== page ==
Articles tagged literature

‘The Noise of Time’ Considers the Artist’s Place in an Oppressive State

In this fictional account of composer Dmitri Shostakovich, Barnes reveals the inner conflicts of a man trying to live by a set of principles in a shfting time and place.

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‘Til Human Faces Wake Us: Don DeLillo’s ‘Zero K’

For all that it is cold and disquieting, DeLillo's latest is also his most sincere -- his most human -- meditation on death yet.

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The British Library’s Delightful Anthologies of Cats and Dogs in Literature

These charming books include some of the most famous (and infamous) dogs and cats known in literature, along with some lesser known tales and poems.

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To Read ‘Charlotte Brontë: A Fiery Heart’ Is to Fully Inhabit Haworth Parsonage

Claire Harman's biography of Charlotte Bronte sheds new light on a woman too often confounded with her beloved heroine.

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‘Guapa’ Is Much More Than Simply a ‘Gay’ Novel

Haddad makes a single day swell to encompass the powerful struggle to define one's own self and to come to terms with the consequences of autonomy.

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Kurt Vonnegut: Our Reluctant, Agnostic, Hippy Guru

Vonnegut's timeless stories challenge the assumptions, institutions, and ideologies that so delimit critical thinking and open-mindedness.

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‘Grief Is the Thing With Feathers’ Pokes Around in Poetry’s Carcass

In his first book, Max Porter pulls disparate voices and bangs them together to make something beautiful and scary.

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‘Sleep of the Righteous’ Underlines Why Hilbig Had Won Almost Every German Literary Prize

Life within East Germany is exposed in all its repressive, absurd horror in a recently translated collection of short stories by Wolfgang Hilbig.

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On Writing the Hidden History of American Women’s Lives

Sonja Livingston uses poetic essays to breathe life into some of America’s most remarkable, and little known, women.

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On the Meaningful Nonsense in ‘Jottings From a Far Away Place’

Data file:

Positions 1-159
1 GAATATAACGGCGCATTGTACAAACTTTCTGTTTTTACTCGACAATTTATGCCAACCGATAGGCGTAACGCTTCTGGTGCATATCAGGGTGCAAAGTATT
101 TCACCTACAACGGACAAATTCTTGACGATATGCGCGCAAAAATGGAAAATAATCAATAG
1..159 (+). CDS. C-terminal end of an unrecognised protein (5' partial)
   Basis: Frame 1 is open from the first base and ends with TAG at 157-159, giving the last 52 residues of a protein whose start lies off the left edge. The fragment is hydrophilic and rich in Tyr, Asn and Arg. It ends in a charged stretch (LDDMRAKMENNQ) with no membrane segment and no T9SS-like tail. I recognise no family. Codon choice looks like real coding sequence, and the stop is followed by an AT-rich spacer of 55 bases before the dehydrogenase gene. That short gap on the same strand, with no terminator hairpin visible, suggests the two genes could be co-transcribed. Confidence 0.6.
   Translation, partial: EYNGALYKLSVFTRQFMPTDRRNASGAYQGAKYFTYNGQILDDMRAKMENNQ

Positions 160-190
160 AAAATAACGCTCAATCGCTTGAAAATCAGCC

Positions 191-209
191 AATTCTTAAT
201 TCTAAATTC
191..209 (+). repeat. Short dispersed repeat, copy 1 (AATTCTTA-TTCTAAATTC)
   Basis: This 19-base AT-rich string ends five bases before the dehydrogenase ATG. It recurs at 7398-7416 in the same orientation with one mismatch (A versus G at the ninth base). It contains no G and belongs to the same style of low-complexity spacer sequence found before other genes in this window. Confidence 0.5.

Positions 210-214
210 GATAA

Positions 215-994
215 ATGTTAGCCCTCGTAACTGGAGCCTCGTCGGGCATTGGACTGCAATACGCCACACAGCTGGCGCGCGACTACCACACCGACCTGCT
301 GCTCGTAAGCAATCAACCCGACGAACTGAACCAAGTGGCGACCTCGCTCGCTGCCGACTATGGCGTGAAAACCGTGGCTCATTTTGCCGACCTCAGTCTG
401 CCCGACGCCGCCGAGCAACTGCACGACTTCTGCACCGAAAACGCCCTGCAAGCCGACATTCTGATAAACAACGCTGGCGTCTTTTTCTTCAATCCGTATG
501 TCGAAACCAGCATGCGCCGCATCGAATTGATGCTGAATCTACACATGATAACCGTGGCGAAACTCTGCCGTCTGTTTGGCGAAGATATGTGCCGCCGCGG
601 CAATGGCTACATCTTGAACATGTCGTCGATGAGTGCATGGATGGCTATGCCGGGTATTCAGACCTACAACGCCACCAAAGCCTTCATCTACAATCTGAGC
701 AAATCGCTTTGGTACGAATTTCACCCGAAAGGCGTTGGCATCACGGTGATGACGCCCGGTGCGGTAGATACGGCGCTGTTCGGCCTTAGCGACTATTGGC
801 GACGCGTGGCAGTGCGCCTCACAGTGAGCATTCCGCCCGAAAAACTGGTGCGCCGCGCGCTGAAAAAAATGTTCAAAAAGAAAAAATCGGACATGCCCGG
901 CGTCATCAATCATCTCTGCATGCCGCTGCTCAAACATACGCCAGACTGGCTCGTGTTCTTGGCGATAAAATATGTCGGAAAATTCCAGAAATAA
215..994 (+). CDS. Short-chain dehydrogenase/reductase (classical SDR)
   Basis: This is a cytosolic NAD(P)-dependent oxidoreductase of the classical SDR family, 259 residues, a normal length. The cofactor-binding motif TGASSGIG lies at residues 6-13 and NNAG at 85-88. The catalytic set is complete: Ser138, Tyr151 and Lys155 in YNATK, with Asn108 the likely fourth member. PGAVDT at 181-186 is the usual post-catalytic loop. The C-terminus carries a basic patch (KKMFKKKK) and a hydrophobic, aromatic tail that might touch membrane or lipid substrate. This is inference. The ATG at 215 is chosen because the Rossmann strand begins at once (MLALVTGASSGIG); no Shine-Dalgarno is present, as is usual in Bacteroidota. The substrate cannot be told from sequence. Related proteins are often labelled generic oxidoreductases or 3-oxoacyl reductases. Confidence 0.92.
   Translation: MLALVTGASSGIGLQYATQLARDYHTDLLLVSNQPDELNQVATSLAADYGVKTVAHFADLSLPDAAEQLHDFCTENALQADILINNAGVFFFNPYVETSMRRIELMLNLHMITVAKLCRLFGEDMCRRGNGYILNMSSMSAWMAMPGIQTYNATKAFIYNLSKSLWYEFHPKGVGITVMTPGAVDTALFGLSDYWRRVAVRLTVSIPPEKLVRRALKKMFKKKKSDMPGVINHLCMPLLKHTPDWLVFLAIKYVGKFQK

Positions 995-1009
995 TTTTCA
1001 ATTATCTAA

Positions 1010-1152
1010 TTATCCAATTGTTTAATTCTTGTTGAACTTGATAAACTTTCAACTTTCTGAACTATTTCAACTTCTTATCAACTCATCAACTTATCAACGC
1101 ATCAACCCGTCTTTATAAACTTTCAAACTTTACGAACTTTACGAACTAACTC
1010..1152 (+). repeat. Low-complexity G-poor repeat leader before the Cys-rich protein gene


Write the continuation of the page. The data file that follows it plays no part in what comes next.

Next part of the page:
Formally inventive, beautifully written and thematically dense, Brendan Connell's latest collection is a multi-layered anthology that compels multiple readings.

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Almost Everything Is Open to Interpretation in Quentin S. Crisp’s ‘Blue on Blue’

Blue on Blue is a delightful kaleidoscope of ponderings, musings, and mysteries.

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If Chaucer Were Alive Today, He’d Be on the Front Page of ‘US Weekly’

Scholar Paul Strohm examines a particularly tumultuous year in the life of Geoffrey Chaucer.

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Romance and Rebellion in the Lives of Mary Wollstonecraft and Mary Shelley

Charlotte Gordon's dual biography of Mary Wollstonecraft and Mary Shelley is an engaging read, but it's hampered by pedestrian writing and a too reverent perspective of its protagonists.

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‘Imaginary Cities’ Is a Book to Enjoy Getting Lost In

In charting the cities of human fancy, Darran Anderson has created the opposite of an atlas.

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‘The Meaning of the Library’ Goes Beyond Mere Bricks and Mortar

Despite their apparent tidiness, libraries are also formidably entropic spaces, messy jungles, with their own undergrounds.

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16 Jul 2015 // 10:00 AM

Atticus Finch a Racist? There Goes the Ideal

Fifty-three years later, for many fans of the Pulitzer Prize-winning book and perhaps even more so the Oscar-winning movie, Atticus is still the focus.

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9 Jul 2015 // 2:30 PM

For Harper Lee, ‘Mockingbird’ Fans, the Wait Is Almost Over

It’s the biggest literary surprise of the 21st century: On July 13, 55 years after the publication of “To Kill a Mockingbird,” the reclusive 89-year-old Harper

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‘Exile on Kalamazoo Street’ Echoes in Literature Form the Genius of Theatre

Exile on Kalamazoo Street is one of those stories that you come across every once in a while that fills you with a genuine sense of warmth.

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The Power of the Reader in ‘A History of Reading’

Alberto Manguel takes a thematic rather than linear approach to a history of reading, offering an entertaining and impassioned account of reading practices and readers' agency.

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Haruki Murakami’s Characters Grapple With Friendship and Aging, But His Stories Never Grow Old

Stapled onto an ephemeral present shaped by Lexus cars, Twitter, and transformational training, Murakami engages with timeless themes in his latest colourful tale.

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//Mixed media
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'Overwatch' and Anger Issues

// Moving Pixels

"I get angry in Overwatch not because I hate to lose, but because most of the time when I do lose, I can see so clearly how the loss could have been avoided.

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